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Barking and Dagenham joins London education leads to urge Secretary of State to reconsider discriminatory policy change

children writing in classroomTags Children , Council , Residents

Barking and Dagenham took the lead urging Councillors from across London in a call for the government to reconsider a decision to calculate school funding for the next financial year based on the number of pupils classed as ‘disadvantaged’ in October 2021.

The census date for Pupil Premium funding, designed by the government to help disadvantaged pupils with their learning, was changed from January 2021 back to October 2020, which affects the funding available to support the most disadvantaged pupils in the borough.

Across London, the number of people on Universal Credit rose by 53,949 between October 2020 and December 2020. In the letter, the councillors claim: “Many of these families became eligible and registered for free school meals during this period and would have been included in the January 2021 census.

“Yet, because the census date for Pupil Premium funding has been put back to October 2020, schools will lose the funding aimed at helping these newly disadvantaged pupils plunged into poverty.”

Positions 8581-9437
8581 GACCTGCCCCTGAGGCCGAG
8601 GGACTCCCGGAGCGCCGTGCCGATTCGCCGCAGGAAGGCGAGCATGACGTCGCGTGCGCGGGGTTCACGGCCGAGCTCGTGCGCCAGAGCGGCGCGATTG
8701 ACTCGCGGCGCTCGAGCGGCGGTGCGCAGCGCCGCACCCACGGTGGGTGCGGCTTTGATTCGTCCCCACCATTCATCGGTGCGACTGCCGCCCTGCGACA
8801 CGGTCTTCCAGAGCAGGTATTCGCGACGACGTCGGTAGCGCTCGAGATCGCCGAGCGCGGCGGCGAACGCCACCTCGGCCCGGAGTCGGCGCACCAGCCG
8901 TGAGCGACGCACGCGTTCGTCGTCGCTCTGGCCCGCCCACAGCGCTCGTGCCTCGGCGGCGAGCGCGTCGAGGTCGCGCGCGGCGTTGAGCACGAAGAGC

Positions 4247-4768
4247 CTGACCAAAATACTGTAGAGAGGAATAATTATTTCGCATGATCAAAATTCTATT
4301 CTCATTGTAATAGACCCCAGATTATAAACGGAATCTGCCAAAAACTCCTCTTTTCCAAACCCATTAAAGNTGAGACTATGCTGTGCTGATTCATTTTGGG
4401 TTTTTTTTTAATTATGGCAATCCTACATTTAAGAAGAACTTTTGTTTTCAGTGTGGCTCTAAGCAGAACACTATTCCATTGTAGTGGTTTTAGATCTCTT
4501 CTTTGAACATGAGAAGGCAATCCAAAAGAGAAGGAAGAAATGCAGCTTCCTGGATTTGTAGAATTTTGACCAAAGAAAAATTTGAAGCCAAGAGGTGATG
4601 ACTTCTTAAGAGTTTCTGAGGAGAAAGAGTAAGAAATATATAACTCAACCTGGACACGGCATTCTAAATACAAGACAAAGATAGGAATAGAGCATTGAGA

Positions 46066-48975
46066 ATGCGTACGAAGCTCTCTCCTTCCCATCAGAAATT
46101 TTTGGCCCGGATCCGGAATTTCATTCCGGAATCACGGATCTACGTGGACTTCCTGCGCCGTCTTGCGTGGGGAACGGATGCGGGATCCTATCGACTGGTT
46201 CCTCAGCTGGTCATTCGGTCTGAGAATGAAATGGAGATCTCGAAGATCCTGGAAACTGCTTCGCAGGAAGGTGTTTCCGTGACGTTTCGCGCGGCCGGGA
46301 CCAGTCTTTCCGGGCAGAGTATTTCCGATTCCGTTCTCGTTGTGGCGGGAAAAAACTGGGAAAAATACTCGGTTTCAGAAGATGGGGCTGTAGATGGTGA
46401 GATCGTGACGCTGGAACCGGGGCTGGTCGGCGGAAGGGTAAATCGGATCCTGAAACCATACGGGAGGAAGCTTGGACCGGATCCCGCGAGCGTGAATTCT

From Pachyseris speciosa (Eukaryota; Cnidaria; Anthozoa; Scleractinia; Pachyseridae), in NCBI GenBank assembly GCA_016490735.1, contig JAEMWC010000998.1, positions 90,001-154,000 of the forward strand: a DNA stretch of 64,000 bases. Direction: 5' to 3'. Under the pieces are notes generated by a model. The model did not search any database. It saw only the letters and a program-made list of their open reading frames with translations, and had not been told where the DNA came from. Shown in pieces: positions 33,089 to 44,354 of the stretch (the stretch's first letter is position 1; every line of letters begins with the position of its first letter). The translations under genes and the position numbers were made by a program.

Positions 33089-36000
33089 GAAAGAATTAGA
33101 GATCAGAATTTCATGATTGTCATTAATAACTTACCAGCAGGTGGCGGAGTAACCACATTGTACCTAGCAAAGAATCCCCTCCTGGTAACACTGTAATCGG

The councillors called on the government to reconsider an “ill-thought through and discriminatory policy change.”

They wrote that: “This change in census was announced by the DfE at short notice and without consultation.

“As a result, our schools will lose significant funding which would have helped them support our poorest pupils with their learning.”

In Barking and Dagenham alone, it’s estimated that schools will lose £862,000.

The letter was signed by education leads from London councils, including Barking and Dagenham, Brent, Ealing, Hackney and Enfield.

Councillor Evelyn Carpenter, Cabinet Member for Educational Attainment and School Improvement, said: “These are very significant sums because the level of poverty has grown significantly.

“It’s going to have a very severe impact.”

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